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Thanks Eric for a very sensible and to the point response. This is a v. good solution, when there is space in the immediate vicinity of the old fuse box.
If the case, where I want to locate the new panel a few (say 6') from the fuesbox, wondering if this is still allowable. A bit more wire, but the same principle. Reason: old fuse box is in a finished part of a basement and want to locate new CB panel in an unfinished part.
I'm also considering a small junction box with TB's that would potentially fit into existing space along with a new CB panel.
Regards,
RichK

of EMT.

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RichK wrote:

The distance between the pull box and the new panel isn't critical, if you want to locate the new panel 6' away that's perfectly fine. Don't use the old fuse panel as a pull box, spend the $20 for a new one, the inspector will be much happier with it. As with any pull box or junction box, it has to be accessible, so you can't bury it behind sheetrock in your finished space. You can get oversized covers for the pull box that will overlap the sheetrock for a flush / finished appearance.
Pete C.

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Thanks for your help Pete C,

So would I :-) In the case in point there are already two fuse boxes, one being an adder for A/C. So I want to consolidate. Am also assuming that a pull box might be a bit smaller.

That sounds even better.
Am also curious, as to the requirement for the neutrals running separately from pull box to new panel. Obviously less work to run just one, as with the ground.
Regards,
RichK
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RichK wrote:

I Don't have a code reference handy, but an obvious reason for separate neutrals is that for GFCI circuit breakers if used and the AFCI circuit breakers now required for circuits serving bedrooms, the circuit neutral is required to run through the breaker so that the breaker circuitry can make measurements of neutral current.
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RichK wrote:

The obvious to me answer is that if you use just one neutral all of the current from all of the circuits winds up running through that one piece of wire. This could easily lead to an overload condition.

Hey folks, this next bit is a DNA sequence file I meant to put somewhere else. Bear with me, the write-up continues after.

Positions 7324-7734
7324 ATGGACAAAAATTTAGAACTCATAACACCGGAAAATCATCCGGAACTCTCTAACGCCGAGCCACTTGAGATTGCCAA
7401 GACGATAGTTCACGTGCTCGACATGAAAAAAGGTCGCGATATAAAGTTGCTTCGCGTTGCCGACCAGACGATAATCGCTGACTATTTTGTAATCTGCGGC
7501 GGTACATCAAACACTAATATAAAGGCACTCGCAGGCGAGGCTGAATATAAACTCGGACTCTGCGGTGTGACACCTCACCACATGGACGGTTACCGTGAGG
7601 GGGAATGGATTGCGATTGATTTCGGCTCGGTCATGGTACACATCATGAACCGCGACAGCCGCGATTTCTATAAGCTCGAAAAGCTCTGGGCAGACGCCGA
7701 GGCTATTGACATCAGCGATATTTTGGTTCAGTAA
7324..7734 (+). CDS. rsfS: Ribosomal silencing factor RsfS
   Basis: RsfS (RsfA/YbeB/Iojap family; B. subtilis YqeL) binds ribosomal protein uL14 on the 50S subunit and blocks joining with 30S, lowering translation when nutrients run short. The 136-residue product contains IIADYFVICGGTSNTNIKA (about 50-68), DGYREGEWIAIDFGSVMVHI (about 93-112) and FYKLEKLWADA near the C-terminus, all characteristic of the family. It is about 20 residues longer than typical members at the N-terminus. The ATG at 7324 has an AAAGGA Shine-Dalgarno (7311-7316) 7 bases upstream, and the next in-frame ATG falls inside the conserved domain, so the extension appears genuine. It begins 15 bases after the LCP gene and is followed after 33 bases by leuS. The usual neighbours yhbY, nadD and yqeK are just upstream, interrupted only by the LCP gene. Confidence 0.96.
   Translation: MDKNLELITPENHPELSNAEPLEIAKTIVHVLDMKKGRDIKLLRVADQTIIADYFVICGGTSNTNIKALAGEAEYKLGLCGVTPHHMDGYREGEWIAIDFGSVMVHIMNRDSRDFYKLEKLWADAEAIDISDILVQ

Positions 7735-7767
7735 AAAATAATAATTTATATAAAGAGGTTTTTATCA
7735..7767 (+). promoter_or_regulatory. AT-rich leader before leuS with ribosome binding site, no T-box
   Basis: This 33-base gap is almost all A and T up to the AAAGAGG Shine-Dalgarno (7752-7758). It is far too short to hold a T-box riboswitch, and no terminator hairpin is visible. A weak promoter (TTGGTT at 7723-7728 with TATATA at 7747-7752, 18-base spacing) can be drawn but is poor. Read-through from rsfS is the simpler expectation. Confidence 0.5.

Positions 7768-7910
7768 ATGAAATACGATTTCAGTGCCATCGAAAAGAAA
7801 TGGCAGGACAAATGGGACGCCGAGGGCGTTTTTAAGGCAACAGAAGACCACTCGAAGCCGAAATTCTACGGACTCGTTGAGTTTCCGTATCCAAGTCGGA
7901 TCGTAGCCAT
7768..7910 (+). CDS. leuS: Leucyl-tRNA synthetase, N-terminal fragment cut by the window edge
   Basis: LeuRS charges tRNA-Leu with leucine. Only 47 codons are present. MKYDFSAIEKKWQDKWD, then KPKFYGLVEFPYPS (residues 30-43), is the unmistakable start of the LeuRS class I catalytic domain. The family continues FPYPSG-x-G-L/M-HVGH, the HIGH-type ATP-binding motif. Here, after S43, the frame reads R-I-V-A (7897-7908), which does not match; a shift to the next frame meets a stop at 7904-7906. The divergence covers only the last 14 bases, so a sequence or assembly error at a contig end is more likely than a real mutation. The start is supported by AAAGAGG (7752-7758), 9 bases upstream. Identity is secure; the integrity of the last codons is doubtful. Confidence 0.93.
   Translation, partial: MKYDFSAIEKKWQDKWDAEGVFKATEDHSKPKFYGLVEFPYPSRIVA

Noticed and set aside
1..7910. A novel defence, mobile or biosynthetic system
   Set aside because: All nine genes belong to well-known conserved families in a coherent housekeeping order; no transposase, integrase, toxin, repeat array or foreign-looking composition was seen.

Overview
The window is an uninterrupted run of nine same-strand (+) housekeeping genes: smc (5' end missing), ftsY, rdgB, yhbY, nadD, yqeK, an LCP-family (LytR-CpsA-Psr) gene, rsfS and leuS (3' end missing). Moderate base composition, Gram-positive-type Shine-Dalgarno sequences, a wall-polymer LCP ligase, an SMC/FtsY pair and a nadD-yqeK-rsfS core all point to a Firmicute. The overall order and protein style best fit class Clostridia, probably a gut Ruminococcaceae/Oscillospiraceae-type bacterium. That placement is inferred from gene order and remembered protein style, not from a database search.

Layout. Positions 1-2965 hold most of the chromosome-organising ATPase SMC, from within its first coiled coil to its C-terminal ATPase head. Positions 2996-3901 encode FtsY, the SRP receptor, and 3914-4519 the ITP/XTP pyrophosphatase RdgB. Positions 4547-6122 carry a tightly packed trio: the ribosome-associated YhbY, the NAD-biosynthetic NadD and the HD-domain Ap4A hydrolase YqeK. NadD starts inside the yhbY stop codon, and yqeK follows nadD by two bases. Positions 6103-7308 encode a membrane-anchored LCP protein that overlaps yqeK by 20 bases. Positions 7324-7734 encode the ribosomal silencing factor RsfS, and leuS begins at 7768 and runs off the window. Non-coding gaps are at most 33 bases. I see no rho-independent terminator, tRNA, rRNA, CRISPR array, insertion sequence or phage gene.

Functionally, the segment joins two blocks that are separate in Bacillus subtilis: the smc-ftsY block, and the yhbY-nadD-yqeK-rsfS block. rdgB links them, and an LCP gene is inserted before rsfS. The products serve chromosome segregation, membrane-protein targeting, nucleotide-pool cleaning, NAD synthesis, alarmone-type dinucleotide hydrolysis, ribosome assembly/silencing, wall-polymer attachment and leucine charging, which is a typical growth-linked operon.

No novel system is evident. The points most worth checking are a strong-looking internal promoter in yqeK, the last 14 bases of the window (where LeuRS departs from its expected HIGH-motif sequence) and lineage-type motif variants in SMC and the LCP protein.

Bill Gill
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With 220 volt feed to the house, it's very possible that if each "leg" was running the same amperage, you'd have zero amps in the neutral. So, the neutral is only for the imbalance.
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Stormin Mormon wrote:

unbalanced 120 V feeds to lighting, and small appliances. Depending on the actual layout they might wind up bing highly unbalanced. On the average they will be balanced. But the average is only an average, you have to design on the assumption that everything will go the other way. It's called Murphy's Law.
Bill Gill
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addition and a upgrade to 150 amp, they gutted the old service panel and used it as a giant junction box, with floating splices and terminal blocks, and extended the runs ten feet sideways to the new service panel. I guess it met code enough to get the inspection sticker, but I'm not really happy with it. (Note that the work predates my ownership- no way would I have signed off on that as owner, even if it cost another several hundred to pull fresh wire on all or some of the runs, or put a longer pipe between meter base and old location, or make old panel location a subpanel fed off a new main panel.)
aem sends...
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aemeijers wrote:

they did several years ago when I had my fuse panel replaced. They had to move the panel to the outside of the wall the fuse box was on because the fuse box was in a closet. The just extended the wiring using wire nuts in the old fuse box, which became, as you said, a giant junction box. Then they screwed the cover shut and marked it as a hazardous area. The inspector seemed to expect just that.
Bill Gill